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Category Archives: Deaf Professionals

Hey Listen, Mainstreamed Deaf Children Deserve More! – From Deaf Eyes on Interpreting

 

DEOnIbookpageThis is the fourteenth weekly installment featuring highlights from the 20 chapters in the new book, Deaf Eyes on Interpreting, edited by Thomas K. Holcomb and David H. Smith which was released in June by Gallaudet University Press.

Fallon Brizendine is a Deaf professional working to educate future interpreters. She expands on concerns raised by Amy June Rowley in our last blog post regarding placing novice interpreters in the pivotal role of working with Deaf children in mainstreamed schools. Whether they like it or not, without a critical mass of Deaf language models in their lives, the Deaf students will look to their interpreters as language models. This places a heavy responsibility on them.

However, Brizendine has some concrete ideas to remedy this situation. She suggests that interpreters be ready to take on this important role by visiting bilingual ASL/English classrooms and observing the bilingual teachers to see the manner in which they deliver lessons and interact with their students in ASL. She also puts responsibility on Deaf professionals who work in the educational field, such as herself, to connect with educational interpreters and offer them feedback and support.

A Social Justice Framework for Interpreting — From Deaf Eyes on Interpreting

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This is the eleventh installment featuring highlights from the 20 chapters in the new book, Deaf Eyes on Interpreting, edited by Thomas K. Holcomb and David H. Smith, which was recently released by Gallaudet University Press.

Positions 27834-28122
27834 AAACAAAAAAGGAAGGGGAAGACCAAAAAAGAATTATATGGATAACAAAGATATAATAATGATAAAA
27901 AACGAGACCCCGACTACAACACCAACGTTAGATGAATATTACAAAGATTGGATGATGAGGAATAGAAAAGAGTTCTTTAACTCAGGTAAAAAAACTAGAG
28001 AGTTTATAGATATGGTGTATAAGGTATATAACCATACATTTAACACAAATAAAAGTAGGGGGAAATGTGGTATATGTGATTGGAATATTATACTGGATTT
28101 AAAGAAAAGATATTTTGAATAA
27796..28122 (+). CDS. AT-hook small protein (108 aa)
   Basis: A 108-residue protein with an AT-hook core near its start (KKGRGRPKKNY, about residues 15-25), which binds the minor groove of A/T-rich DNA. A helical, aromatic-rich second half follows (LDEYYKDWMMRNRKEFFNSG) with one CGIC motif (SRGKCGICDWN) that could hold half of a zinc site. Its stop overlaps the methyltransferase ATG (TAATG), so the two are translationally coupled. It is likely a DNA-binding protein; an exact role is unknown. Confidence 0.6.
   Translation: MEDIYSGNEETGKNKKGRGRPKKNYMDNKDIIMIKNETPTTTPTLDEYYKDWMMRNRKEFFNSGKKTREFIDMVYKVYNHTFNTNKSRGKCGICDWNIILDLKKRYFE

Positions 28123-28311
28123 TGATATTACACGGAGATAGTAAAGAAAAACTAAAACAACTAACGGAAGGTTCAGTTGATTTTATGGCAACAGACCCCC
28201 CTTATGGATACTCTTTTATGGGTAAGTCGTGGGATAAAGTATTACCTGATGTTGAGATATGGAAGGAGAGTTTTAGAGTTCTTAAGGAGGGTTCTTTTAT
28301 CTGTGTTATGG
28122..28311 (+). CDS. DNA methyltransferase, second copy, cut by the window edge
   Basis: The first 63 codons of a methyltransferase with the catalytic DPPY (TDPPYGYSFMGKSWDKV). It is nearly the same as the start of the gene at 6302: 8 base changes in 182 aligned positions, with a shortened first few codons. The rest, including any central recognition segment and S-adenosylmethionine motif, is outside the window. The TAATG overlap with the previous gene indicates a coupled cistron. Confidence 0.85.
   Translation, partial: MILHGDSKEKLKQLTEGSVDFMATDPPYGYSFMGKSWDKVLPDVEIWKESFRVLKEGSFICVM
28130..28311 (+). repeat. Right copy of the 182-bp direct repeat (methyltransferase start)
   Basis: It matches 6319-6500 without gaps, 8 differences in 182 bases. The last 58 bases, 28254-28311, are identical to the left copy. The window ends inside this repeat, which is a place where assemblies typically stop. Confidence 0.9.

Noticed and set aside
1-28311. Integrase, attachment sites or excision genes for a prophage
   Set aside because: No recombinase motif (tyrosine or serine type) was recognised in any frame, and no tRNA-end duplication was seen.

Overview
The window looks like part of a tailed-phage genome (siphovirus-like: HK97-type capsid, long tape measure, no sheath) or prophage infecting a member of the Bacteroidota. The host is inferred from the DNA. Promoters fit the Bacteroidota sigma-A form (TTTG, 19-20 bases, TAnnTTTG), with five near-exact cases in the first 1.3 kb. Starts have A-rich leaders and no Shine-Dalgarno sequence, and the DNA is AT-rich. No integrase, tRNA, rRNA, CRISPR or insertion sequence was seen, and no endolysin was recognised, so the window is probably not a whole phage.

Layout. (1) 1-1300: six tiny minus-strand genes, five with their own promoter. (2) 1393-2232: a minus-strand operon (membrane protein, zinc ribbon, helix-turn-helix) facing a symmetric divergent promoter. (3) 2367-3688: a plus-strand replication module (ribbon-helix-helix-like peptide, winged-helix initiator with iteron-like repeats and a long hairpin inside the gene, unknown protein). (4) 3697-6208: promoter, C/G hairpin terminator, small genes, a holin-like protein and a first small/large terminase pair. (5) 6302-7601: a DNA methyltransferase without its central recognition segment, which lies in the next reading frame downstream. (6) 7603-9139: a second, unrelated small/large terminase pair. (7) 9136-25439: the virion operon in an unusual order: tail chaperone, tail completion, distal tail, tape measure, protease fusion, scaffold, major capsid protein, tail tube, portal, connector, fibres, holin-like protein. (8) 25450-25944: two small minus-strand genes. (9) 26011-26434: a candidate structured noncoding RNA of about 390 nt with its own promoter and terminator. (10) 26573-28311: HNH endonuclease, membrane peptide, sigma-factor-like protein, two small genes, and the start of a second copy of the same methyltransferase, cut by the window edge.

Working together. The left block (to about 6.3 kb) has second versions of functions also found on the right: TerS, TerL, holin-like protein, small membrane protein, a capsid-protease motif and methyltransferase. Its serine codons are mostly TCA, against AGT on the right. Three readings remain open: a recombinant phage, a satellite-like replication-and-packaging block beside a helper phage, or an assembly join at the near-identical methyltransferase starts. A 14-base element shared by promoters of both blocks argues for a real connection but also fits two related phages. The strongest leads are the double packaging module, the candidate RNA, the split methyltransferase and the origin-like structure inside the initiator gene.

This chapter continues to explore the theme of interpreting issues related to Deaf academics. In their chapter, “Case Studies of International Conferences: A Social Justice Framework for Interpreting,” co-authors Patrick Boudreault and Genie Gertz provide an analysis of events that transpired at two international conferences. At both conferences, the Deaf people in attendance were frustrated with their limited access to participate in the conference proceedings. Because of this, they prepared formal documents outlining their concerns with the goal of identifying problem areas and solutions for increasing equality and access in future conference spaces. Using the social justice framework, Patrick and Genie examine these two documents with a focus on how interpreters can work closely together with Deaf people to ensure equality in multilingual spaces. They discuss the role and position of the interpreter, dynamics and power structures, and provide an action plan for getting interpreters to adopt a social justice framework.

Through the Eyes of Deaf Academics: Interpreting in the Context of Higher Education — From Deaf Eyes on Interpreting

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DEOnIbookpageThis is the tenth installment featuring highlights from the 20 chapters in the new book, Deaf Eyes on Interpreting, edited by Thomas K. Holcomb and David H. Smith, which was recently released by Gallaudet University Press.

Shifting the focus from the experiences of Deaf college students to Deaf professors, co-authors Dave Smith and Paul Ogden provide a close look at the expectations college faculty members have for their interpreters in order for them to successfully navigate the academic environment.

In this video clip, Dave Smith mentions several requirements for interpreting for Deaf professors in this environment where the focus is on supporting Deaf faculty members. Interpreters must possess an understanding of the wider context of higher education, including the specifics of the tenure and promotion process, the importance of collegiality, the critical need for appropriate register in voice interpretations, a feeling of trust between the professor and interpreter and even the vital role of the interpreter in picking up and relaying incidental information and office politics.